“I'm studying Xs and Os and philosophies and organizational things to get myself prepared to be a coach again if I get that opportunity or if I choose to do that,” he said recently. “Right now my plan is to coach again.
Fulmer did some on-camera analysis for ESPN during the bowl season last January. Although he thoroughly enjoyed the experience, he concedes that TV work may not be a viable option this fall.
“I feel comfortable in front of the camera,” he said. “I may do some of that but they (ESPN executives) have got the same problems everybody else does with the economy right now. And I'm not sure I want to take up every fall weekend running to Bristol (Connecticut) or New York or somewhere to do that (color commentary).”
Now that he's a TV analyst and all, you wonder: What is Phillip Fulmer's forecast for Tennessee's 2009 season?
“Well, I'm an alumnus first, so I think they're going to win 'em all,” he said with a laugh. “Isn't that what you're supposed to be like?”
Whatever Fulmer does to pass the fall of 2009, odds are good he'll be back on the football field – somewhere – in 2010.
“I miss a lot about coaching,” he said. “I miss the kids mostly. But I've also enjoyed more free time than I've ever had. This has been a good Sabbatical, regardless of what happens from here.”
Now that he isn't working 16-hour days from August through December and pounding the recruiting trail the rest of the year, Fulmer is getting a lot more quality time at home with his wife Vicky.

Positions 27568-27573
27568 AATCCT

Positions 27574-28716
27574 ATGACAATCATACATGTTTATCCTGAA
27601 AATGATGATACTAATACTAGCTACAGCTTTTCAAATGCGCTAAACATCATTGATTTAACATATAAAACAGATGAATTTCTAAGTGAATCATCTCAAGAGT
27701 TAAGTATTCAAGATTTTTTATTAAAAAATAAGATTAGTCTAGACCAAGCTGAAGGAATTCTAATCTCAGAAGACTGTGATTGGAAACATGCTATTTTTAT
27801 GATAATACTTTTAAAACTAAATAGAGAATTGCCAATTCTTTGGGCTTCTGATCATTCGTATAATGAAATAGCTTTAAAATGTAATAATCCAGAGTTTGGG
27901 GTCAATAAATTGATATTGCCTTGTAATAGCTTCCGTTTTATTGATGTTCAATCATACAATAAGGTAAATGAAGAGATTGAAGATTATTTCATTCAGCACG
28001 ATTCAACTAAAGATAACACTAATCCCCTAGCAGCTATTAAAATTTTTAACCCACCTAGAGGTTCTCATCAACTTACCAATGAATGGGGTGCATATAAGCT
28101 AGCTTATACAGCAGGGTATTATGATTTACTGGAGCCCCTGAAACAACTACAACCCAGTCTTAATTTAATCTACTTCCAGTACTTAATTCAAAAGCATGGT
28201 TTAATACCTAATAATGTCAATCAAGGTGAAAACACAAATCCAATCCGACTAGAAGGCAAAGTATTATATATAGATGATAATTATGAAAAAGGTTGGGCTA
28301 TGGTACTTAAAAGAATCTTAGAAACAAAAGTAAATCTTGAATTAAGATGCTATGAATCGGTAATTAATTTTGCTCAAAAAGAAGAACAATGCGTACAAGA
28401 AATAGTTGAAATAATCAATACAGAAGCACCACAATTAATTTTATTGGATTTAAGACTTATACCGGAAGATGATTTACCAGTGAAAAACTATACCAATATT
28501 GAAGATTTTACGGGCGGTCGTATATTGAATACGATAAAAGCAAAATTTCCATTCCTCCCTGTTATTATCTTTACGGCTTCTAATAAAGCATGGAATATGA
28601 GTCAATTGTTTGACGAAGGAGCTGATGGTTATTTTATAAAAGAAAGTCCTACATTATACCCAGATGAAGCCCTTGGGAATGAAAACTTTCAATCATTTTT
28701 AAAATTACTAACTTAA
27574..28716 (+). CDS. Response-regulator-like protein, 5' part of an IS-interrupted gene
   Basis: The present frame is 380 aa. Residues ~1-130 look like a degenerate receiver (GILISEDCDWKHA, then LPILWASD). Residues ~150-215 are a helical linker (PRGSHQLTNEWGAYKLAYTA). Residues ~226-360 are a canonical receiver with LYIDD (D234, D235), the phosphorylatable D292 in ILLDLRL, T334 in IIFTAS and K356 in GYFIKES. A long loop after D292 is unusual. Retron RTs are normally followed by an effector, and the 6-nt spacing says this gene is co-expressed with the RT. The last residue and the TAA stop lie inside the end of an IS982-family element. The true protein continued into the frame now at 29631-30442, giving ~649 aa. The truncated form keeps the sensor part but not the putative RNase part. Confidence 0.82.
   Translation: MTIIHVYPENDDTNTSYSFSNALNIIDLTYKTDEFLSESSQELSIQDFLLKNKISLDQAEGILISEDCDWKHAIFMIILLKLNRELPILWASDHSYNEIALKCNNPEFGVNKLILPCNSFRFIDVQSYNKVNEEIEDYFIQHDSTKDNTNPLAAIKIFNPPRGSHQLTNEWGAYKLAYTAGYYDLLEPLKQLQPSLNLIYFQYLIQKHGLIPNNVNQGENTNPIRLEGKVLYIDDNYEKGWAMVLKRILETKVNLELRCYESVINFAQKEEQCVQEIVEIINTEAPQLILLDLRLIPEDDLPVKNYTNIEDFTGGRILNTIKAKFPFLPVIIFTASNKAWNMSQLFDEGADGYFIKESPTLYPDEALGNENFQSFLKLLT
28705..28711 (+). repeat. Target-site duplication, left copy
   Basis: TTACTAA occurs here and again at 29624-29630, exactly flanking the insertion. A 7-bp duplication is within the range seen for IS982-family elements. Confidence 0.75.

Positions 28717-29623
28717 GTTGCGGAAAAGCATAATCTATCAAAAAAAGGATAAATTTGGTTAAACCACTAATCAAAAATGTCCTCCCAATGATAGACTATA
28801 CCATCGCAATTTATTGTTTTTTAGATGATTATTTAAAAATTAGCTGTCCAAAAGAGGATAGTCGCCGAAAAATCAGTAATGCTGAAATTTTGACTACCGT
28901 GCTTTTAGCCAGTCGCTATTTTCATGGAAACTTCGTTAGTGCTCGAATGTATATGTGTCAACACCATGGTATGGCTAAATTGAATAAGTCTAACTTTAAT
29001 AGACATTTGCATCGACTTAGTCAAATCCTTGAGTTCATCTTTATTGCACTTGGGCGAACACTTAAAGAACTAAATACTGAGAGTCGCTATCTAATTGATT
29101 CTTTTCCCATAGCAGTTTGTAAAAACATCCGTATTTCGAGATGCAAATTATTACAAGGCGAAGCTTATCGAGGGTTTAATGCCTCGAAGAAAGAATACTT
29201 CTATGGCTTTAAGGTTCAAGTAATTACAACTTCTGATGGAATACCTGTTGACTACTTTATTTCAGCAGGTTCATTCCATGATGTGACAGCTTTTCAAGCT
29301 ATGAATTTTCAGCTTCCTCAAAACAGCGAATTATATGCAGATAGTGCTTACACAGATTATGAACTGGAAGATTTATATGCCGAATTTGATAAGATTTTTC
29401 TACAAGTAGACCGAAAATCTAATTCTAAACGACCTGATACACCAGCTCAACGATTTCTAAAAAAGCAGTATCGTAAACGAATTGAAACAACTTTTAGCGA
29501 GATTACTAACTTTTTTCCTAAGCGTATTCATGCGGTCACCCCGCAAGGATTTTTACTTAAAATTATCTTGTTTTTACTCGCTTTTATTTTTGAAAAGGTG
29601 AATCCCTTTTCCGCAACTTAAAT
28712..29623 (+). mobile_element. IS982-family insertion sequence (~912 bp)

“She hasn't kicked me out yet,” he quipped.
Because of the demands on their time, college coaches don't get to enjoy the quality time with family most folks take for granted. Fulmer has been reminded of this since he was forced to resign as UT's head man following the 2008 season.
“Probably as much as anything what you realize is that you missed a lot,” he said. “You try to catch up every way you can.”
Lately, Fulmer has been playing catch-up with his infant grandson.
“It's been wonderful for me to slip away from what I'm doing at 4 in the afternoon and go hang out with the seven-month-old,” he said. “That's a good deal. It's not quite the pressure or the stress that ordinarily comes with the day-to-day.”
No longer facing the challenge of trying to deliver on the field and on the recruiting trail, Fulmer seems more relaxed and content than he has been in a long time. Whatever his future holds, he eagerly awaits it.
“I've got lots of life to live, and I look forward to living it,” he said. “Whether it's coaching or other things, I'm certainly moving on, and moving on at a rather fast pace.”